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About lyuv

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  1. Is epoxy really needed

    I like epoxy in my handles (hidden tangs). First for keeping moisture out. I found that even a tiny gap will retain enough water to create a major rust issue. Another reason is to strengthen the wood - being pretty, it may not be strong, or the grains may not run straight and lengthwise. The epoxy and the tang greatly strengthen the handle.
  2. She's a leading scientist in a medical research regarding diabetes. I dont see how I can do a theme, as a card holder is very small, and my skills limited. But i"m open to ideas. No worries here. So far I"m painfully not laden with (any) requests. But if there will be, I"ll be honored and happy to provide.
  3. The wife got a promotion, and with it her first business cards. She's very happy and proud about it, so I thought I"ll forge her a desk top business cards holder. I"m looking for design ideas, as currently I"m blank. Thanks,
  4. Am I too slow?

    OH Glenn, WHY did you go there? The only reward I got from my customer (AKA "family") was the aknwolegment that the left opener "looks solid". On the bright side, it's more than the usual "oooh.k.".... There is a common agreement (which I share) that practice is a key to improvement. But I think we need to make a distinction between two types: There is the simple repetition of the same task. The first time I twisted the leaves they faced opposite ways. A mistake I wont repeat the second time. Repetitions obviously do improve performance (as any trained monkey will tell you ). Then there is the more general experience. At least in my eyes, true skill is the ability to handle a new task. This includes not only the basic skills (hammer work, shaping ect.), but also understanding the metal, heat management and planing the process. So I think I should revise my original question, and have the measurment of work time be specific to a "first time". These words should be made the logo of IFI !!! certainly represent EXACTLY what blacksmithing is for me. Thank you ThorsHammer82.
  5. I"m not happy with how long it takes me to make things. My time at the forge totals 50-100 hour, and most things I do - I do for the first time. So experience wise, I"m not a total newbie, but... what? ("advanced beginner"?) I made these 2 bottle openers from 12mm square bar. Total work time 2-1/2 hours. There are several basic blacksmithing operations - drawing, twisting, bending, grinding and of course - leaf making. Work quality - mediocre. How would you evaluate the work time it took? or the time it would take a seasoned blacksmith? BTW - I"m ashamed I"m not creative enough, so I copied design ideas from works published here. Can"t remember who deserves the credit. sorry.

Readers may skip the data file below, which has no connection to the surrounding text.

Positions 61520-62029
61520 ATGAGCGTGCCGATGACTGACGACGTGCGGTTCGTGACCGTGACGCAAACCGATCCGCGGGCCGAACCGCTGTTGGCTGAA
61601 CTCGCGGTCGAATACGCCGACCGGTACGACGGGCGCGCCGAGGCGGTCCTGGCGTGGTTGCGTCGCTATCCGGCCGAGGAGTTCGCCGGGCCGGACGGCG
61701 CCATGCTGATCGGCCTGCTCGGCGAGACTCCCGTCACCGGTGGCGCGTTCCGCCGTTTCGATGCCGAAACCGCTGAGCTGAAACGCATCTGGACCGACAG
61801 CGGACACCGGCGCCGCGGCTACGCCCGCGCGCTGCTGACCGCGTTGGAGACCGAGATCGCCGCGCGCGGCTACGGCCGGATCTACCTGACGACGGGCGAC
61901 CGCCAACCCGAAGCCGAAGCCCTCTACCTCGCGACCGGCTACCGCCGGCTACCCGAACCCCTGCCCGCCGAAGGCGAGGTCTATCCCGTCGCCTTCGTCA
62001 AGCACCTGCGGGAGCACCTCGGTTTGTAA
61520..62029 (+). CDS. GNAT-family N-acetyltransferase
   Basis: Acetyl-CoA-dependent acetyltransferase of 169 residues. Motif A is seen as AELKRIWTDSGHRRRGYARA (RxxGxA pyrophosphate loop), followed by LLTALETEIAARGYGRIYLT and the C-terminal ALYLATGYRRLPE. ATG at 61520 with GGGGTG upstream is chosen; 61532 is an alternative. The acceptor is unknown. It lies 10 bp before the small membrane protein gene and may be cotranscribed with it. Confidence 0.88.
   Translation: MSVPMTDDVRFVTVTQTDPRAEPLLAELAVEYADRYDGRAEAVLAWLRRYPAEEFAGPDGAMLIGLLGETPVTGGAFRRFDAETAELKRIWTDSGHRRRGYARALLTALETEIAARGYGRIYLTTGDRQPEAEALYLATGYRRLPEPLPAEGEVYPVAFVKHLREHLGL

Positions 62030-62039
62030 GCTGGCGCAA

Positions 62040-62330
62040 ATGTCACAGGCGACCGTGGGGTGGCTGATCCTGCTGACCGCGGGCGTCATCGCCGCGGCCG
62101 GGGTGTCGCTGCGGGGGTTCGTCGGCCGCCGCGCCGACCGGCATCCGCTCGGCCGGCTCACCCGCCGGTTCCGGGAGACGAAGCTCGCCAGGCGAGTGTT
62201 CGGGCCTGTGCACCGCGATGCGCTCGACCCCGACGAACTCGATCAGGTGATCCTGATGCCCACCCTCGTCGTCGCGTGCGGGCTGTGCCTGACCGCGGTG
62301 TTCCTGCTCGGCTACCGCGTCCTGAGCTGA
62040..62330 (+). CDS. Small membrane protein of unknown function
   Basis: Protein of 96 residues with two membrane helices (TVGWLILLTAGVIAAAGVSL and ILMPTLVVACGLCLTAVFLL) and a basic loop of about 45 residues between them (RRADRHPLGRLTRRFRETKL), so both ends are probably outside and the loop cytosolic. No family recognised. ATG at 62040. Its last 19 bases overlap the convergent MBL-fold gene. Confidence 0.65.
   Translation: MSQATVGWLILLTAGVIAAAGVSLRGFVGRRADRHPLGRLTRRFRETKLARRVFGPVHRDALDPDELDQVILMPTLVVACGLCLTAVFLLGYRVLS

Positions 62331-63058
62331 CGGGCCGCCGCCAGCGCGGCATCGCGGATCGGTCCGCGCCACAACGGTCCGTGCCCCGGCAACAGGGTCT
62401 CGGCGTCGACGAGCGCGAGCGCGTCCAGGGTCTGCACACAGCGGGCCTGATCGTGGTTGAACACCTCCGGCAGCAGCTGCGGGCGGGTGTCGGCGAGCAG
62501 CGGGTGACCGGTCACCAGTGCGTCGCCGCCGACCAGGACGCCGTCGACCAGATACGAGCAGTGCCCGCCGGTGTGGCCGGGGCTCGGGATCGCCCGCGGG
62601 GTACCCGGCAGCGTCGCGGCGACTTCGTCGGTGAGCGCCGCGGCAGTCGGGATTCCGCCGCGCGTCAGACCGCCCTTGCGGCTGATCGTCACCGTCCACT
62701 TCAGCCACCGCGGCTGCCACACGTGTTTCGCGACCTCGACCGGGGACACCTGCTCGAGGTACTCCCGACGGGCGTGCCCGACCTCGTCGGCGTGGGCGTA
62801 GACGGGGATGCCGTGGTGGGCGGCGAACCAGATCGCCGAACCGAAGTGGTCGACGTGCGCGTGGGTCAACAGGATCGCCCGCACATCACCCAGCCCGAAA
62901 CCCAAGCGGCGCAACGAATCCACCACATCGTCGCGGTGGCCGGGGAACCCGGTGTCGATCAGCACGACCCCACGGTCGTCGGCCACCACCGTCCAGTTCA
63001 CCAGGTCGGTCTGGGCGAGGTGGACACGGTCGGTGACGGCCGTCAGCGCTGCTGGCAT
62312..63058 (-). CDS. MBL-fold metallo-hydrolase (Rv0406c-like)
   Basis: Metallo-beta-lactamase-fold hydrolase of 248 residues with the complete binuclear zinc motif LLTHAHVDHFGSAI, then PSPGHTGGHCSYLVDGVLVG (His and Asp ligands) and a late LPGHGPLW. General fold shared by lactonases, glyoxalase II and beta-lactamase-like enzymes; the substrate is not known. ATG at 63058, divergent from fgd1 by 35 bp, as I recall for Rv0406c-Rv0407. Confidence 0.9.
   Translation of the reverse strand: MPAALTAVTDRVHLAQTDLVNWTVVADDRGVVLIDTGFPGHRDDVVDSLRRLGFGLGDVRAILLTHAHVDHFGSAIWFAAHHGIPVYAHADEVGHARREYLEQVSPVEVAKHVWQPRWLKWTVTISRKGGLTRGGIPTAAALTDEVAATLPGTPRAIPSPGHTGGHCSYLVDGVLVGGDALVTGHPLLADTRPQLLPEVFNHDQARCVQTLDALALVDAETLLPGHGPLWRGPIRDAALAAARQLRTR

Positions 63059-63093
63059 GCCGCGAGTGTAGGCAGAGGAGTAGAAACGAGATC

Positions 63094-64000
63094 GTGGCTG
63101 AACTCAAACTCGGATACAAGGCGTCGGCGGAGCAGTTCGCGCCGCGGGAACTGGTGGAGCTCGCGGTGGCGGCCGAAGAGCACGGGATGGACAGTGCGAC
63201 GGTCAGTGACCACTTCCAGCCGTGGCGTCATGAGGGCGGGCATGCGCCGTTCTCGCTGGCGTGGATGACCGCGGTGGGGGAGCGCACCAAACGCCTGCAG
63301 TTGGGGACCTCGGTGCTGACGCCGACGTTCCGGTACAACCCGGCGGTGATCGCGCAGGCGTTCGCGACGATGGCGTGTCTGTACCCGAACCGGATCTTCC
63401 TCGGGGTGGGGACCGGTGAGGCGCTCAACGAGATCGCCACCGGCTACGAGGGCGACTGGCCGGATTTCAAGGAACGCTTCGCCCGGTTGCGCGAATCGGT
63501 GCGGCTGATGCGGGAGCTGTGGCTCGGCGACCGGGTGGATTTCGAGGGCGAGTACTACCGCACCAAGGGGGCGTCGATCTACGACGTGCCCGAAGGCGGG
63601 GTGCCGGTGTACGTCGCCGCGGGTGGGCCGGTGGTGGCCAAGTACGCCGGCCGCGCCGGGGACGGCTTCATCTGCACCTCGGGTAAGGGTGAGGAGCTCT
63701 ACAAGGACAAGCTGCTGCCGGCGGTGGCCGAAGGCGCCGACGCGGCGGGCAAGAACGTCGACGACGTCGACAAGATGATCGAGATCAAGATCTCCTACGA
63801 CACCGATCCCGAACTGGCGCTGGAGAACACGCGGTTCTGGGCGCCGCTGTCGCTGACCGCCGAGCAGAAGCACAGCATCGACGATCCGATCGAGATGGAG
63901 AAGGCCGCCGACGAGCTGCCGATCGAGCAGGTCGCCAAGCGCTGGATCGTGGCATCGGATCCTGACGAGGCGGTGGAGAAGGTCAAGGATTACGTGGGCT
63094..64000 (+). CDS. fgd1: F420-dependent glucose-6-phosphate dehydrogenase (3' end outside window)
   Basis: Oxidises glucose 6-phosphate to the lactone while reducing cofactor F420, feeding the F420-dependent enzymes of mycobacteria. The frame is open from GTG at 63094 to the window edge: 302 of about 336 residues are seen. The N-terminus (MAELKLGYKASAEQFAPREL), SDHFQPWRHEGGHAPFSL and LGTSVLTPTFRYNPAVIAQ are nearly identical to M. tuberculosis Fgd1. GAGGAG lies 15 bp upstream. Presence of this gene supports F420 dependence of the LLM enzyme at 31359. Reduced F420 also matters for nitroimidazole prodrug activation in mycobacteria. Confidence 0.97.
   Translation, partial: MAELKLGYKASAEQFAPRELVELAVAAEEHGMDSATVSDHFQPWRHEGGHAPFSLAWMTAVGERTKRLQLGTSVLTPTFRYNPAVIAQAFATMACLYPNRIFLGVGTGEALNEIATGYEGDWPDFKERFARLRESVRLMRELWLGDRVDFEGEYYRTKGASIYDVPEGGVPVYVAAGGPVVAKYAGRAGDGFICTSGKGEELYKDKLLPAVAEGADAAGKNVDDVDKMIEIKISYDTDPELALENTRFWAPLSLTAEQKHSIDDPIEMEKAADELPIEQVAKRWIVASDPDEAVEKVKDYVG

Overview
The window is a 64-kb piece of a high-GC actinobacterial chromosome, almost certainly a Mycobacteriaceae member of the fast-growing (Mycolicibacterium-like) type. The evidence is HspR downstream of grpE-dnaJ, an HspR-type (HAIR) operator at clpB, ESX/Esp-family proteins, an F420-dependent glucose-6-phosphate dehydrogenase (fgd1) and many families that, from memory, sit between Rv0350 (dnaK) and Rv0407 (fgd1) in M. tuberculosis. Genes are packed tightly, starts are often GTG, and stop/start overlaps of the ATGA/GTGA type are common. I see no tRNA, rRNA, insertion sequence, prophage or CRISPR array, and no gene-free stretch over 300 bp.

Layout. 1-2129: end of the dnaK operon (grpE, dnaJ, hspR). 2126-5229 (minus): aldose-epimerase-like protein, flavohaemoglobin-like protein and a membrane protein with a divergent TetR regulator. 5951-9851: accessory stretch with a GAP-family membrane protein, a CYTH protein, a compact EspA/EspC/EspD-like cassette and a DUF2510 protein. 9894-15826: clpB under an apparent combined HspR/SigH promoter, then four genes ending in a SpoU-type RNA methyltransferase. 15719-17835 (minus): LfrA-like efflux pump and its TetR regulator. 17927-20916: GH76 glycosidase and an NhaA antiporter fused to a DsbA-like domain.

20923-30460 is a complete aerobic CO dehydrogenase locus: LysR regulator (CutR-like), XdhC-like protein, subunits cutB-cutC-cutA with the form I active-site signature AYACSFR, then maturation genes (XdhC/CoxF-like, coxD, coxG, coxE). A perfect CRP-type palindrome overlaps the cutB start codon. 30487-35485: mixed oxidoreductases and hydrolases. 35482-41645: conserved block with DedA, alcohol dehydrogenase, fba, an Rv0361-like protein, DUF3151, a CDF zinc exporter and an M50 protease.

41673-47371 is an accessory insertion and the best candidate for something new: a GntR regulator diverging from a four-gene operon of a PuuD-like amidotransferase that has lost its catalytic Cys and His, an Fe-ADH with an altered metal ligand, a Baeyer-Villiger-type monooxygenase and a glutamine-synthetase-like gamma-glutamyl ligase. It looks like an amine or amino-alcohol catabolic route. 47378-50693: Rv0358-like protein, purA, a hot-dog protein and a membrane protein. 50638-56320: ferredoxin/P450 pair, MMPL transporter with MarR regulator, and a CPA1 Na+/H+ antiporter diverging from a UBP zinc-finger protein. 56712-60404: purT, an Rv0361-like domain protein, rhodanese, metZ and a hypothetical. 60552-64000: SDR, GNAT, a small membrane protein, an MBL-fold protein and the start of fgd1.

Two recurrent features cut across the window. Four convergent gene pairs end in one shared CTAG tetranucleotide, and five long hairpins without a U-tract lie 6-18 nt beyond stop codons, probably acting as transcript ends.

6. I would be very interested both in hardness testing and in material identification, thou these are very different things. As for hardness testing technology - there is a device that is based on measuring the bounce of a small steel ball off the sample. It's very fast and rasonably accurate. But very expensive. For my needs, a deviation of +/-1 HRC unit is accurate anough.
  7. Coffee and Steel

    This sounds like a very interesting finishing method to explore, and I intend to do so. However, coffee roasting temperature is in the range of 190-250c (the oil smoke is at the higher end). Deep within the tempering zone. So it may be an issue with some steels and applications.
  8. Mini Camping Cleaver

    MastaStan, I realy like your work. I"m a big fan of forged finish and use it alot. However, my blades usualy show the hammer marks on top of some scale and rather smooth blackening. Nothing like the extensive pitted coroded look (in a good way) of your cleaver. Any info on how you got this finish?
  9. Good video. Using the heel of the hammer was new for me. Thanks! I was trained with the anvil edge method. It's non-intuitive, because you start at the back of the tapper, and you need to "guess" how deep to forge as you progress toward the tip. But with very little practice this technique can be mastered. And it has a significant advantage of keeping the un-forged stock off the anvil, so heat is preserved.
  10. The Ghost Dog

    Inovative and impresive as always. I enjoy your work very much.
  11. Should I mill my Anvil?

    I realy dislike to sit a flat hard object on a flat hard surface. You will never get perfect contact, and any tiny warp due to temperature, aging ect. will get things wobling. Why not get something rubbery in between? Like a mat or rubber cement. It will solve your flatness issue, and perhaps also reduce some noise.
  12. Homemade 2x72 Belt Grinder. Check it out!

    If you want a free standing machine, you may want to consider an adjustable hight design like this one. It gives you the option to work standing or sitting. I found that with long grinding sessions, sitting is much easier on the legs and the back. The single leg is less rigid than a "table" costraction, but it's not an actual problem, and it depends on the thickness of the material you use.
  13. Brand new Hofi Hammer

    AHHH, the magic hammer! Your days of hard work and troubles are over. Your hair will grow lush. Will never run out of hot water in the middle of a shower. The wife will take the kids for a long vacation. Good times. I have it for a year now, and had only one death in the family. Praise the Hofi.
  14. Belt tracking problems

    Check this out: crown height table_mm
  15. Belt tracking problems

    With no crown, there is no way/reason that the belt will stay centered, no matter how aligned and square everything is. If your driving a straight road, and hold your steering wheel fixed straight, the car WILL eventualy stray. You can makeshift a crown by wraping tape on the middle of the driving or tracking wheels (or both!). 1-2mm will do. A VERY nice machine you have there. Kudos.